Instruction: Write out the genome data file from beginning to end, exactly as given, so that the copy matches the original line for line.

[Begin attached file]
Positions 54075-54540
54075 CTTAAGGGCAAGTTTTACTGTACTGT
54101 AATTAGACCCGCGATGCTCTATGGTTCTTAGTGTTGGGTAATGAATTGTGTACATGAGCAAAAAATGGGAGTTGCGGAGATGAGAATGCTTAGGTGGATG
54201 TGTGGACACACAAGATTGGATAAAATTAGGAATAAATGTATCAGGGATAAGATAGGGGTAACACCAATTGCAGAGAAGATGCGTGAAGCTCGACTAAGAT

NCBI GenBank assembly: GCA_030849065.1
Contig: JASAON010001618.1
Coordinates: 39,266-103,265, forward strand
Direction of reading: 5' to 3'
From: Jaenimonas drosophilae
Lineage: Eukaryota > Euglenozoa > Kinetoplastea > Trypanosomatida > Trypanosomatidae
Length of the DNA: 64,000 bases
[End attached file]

Positions 54075-54540
54075 CTTAAGGGCAAGTTTTACTGTACTGT
54101 AATTAGACCCGCGATGCTCTATGGTTCTTAGTGTTGGGTAATGAATTGTGTACATGAGCAAAAAATGGGAGTTGCGGAGATGAGAATGCTTAGGTGGATG
54201 TGTGGACACACAAGATTGGATAAAATTAGGAATAAATGTATCAGGGATAAGATAGGGGTAACACCAATTGCAGAGAAGATGCGTGAAGCTCGACTAAGAT

NCBI GenBank assembly: GCA_030849065.1
Contig: JASAON010001618.1
Coordinates: 39,266-103,265, forward strand
Direction of reading: 5' to 3'
From: Jaenimonas drosophilae
Lineage: Eukaryota > Euglenozoa > Kinetoplastea > Trypanosomatida > Trypanosomatidae
Length of the DNA: 64,000 bases